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The wondrous world of research

I am currently engaged in writing a Regency romance novel — placed in Ireland.  This has produced all sorts of wonderful complications I hadn’t quite anticipated.

I figured initially that what I needed were plenty of facts of what was going on in Ireland at the time.  I had some idea — in fact that’s why I picked Ireland in the first place, aside from the fact that it’s beautiful and I loved it when I saw it for the first time last year.  During the Regency period, things were relatively quiet there — which makes it much easier to have a reasonably convincing HEA.  I mean, if you know the whole place goes up in smoke 3 years later, it’s a little tough to be enthusiastic about your loving couple launching out on the future.

If there is one.

There was a major rebellion in 1798 — okay, I’ll start after that.  The Great Famine struck in 1846 — okay, I can live with that.  By that time my protagonists will be getting along in years a  bit, and anyhow they were Anglo-Irish and they weren’t the ones really starving, although it does dent a HEA a little to realize it takes place while the tenants and villagers are dying in droves all around you.  Presumably being older helps.

So I had that stuff firmly in mind.  Where I find I need to pick up scraps of information (which are a lot harder to find) is answering such esoteric questions as “could you get married rapidly or did you have to have banns called — 3 Sundays worth of them?” or “how long were the leases by which your tenants were responsible for pieces of your land?”  Luckily in the RWA community there are all sorts of knowledgeable people, and I am continually astounded by how much other people know.  But I tend to discover my ignorance in the middle of a paragraph, which is why my manuscript is littered with swathes of XXXXXXXX and more XXXXXXXXXs, as I discover what I’m going to have to fill in.

Is research a piece of cake for everyone else?  Or are all of you fine ladies writing out of your own encyclopedic store of knowledge?  Anybody struggling along with me?


8 Responses

  1. You’ve now pegged why I don’t write historical romance! LOL too much research.

    Last night, I exchanged emails with a NTY best seller author who needed help with a pregnant character (pregnant with demon baby.) With 17 years in OB, I answered her questions about body changes, drugs, etc. (but I have to admit…as far as I know, I have never been involved in the birth of a demon baby so I had to play a little fast and loose with that element.) This is actually the second or third time I’ve helped an author with a pregnant character.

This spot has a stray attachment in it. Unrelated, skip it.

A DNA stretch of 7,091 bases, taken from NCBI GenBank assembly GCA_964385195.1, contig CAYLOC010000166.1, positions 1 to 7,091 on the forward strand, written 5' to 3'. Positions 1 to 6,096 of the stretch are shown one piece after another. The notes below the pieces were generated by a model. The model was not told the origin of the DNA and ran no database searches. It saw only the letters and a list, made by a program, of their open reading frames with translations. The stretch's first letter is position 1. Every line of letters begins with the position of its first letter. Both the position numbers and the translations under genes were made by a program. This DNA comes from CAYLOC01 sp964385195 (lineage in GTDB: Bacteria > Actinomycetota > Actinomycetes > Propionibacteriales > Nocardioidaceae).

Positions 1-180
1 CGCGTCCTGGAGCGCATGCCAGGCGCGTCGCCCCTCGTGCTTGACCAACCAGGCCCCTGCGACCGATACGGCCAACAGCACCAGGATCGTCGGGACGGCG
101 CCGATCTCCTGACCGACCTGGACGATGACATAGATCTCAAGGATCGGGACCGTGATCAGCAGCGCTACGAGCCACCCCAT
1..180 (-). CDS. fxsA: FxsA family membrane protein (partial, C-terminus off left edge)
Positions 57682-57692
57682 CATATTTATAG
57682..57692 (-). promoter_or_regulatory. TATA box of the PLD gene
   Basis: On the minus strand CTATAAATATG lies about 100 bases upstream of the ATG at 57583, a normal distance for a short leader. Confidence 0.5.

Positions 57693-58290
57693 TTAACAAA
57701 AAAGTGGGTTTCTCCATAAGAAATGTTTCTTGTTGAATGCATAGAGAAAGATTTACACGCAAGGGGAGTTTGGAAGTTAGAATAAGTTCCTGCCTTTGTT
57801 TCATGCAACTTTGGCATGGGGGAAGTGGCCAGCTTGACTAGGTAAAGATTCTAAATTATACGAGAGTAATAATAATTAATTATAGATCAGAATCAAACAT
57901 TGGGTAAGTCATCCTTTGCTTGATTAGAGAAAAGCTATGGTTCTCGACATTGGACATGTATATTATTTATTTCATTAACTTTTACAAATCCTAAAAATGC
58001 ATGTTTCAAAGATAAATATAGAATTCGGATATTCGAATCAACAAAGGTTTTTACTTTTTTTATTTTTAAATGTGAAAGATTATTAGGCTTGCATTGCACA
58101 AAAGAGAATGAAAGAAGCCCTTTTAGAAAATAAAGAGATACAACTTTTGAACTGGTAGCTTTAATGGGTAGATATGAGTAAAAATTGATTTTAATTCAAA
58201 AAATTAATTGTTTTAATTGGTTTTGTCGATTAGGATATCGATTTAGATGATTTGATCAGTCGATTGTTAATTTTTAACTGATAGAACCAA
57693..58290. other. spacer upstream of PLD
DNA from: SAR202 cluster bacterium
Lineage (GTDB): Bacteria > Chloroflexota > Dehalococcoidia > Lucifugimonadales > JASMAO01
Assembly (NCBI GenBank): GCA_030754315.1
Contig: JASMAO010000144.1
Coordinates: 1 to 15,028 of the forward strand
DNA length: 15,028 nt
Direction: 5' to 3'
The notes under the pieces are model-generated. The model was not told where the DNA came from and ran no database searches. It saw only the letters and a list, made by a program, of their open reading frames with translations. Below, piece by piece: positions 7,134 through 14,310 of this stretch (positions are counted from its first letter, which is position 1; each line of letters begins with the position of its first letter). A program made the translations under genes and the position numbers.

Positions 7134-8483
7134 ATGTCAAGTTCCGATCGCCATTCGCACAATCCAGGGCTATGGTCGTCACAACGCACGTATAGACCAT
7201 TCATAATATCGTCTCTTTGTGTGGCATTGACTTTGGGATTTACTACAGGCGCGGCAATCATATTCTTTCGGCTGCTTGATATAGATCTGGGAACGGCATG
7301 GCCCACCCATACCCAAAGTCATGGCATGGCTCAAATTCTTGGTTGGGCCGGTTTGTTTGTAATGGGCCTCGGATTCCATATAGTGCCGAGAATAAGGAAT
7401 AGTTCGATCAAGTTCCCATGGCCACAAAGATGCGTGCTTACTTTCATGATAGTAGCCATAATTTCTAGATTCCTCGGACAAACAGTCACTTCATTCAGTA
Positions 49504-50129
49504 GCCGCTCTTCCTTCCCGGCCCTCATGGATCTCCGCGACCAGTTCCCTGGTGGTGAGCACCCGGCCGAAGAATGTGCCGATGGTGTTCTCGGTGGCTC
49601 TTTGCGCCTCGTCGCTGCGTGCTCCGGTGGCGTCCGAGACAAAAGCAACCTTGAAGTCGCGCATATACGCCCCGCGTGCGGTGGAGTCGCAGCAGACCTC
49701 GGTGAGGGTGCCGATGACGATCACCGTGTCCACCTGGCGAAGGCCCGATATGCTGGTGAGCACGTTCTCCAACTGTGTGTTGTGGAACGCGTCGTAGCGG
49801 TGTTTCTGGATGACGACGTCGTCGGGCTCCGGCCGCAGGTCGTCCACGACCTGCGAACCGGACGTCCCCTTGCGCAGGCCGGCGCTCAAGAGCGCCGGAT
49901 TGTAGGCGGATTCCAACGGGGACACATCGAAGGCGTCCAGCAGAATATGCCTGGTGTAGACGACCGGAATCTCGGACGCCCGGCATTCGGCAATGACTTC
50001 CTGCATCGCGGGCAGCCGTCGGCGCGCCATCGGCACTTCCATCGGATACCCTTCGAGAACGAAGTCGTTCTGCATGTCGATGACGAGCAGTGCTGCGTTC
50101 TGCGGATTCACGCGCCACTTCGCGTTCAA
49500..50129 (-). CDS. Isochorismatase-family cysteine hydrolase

You are right about one thing…RWA is full of wonderful helpful people!

  2. Well, the research (I thought) would be the fun part. Sitting around reading books and feeling completely justified to sit on the unmade bed reading them. But then it’s the little stuff that turns around and zings you!

    But the knowledge some of my fellow writers have completely overwhelms me, as they trot out the answer to some esoteric question (not always historical) as if everyone knows how long a body would float or what share of her husband’s estate a widow would have in 1830.

    And should one of my characters give birth, I know where to go!

  3. LOL I agree with Cyndi! Historicals = lots of research. 🙂 But I still struggle with you Beppie. Research is never easy, but I’ve loved learning new things about different places. I wish the process went a little faster though. Tired brain here. Thank goodness I don’t have any experiences dealing with most of the situations in my stories. I shiver at the thought!

  4. I loved writing historicals because I enjoyed that researched. learning about that whole era (sorry, I stayed in the UK–will be of no use to you!) was extremely fascinating. I have several books on my self.

    BUT it is very, very frustrating. I have some researching to do for a trilogy coming out in 2012 that I need to start on soon. I am dreading it. Will I find it interesting? YES. I’ll enjoy what I learn but I fully anticipate to struggle through it while finding all those details I need to know.

  5. Well, for me the devil is in the details. If I could just predict at the outset what I’m going to need to know! Instead what I have are vague memories of having seen something somewhere that if I’d known was going to be important I would have noted the source . . . .


  6. Good post, Beppie. Historicals do take a lot of research. Modern day romances take research too but not as much as historicals. I will be researching my next novel next month. It can be a long process sometimes. Cyndi, that author’s story sounds awesome! 🙂

  7. I’m not big on research. Though when I researched the revolutionary war, I kept reading the information instead of trying to find what I needed! I got so sucked in.

  8. Abigail, there is the fatal hitch. It is so easy to get caught up and keep reading. (That’s also where you pick up miscellaneous pieces of information that you can’t remember when you need to know where you found them!)
    And Jamie, you’re right about contemporaries needing research too. My last WIP was set in Nevada and had way more about horses than I’d expected — and of course none of what I learned is much use in current WIP because almost everything about riding changed over the years and from the Old World to the New. Except riding on the back of the horse. That’s still the same . . .

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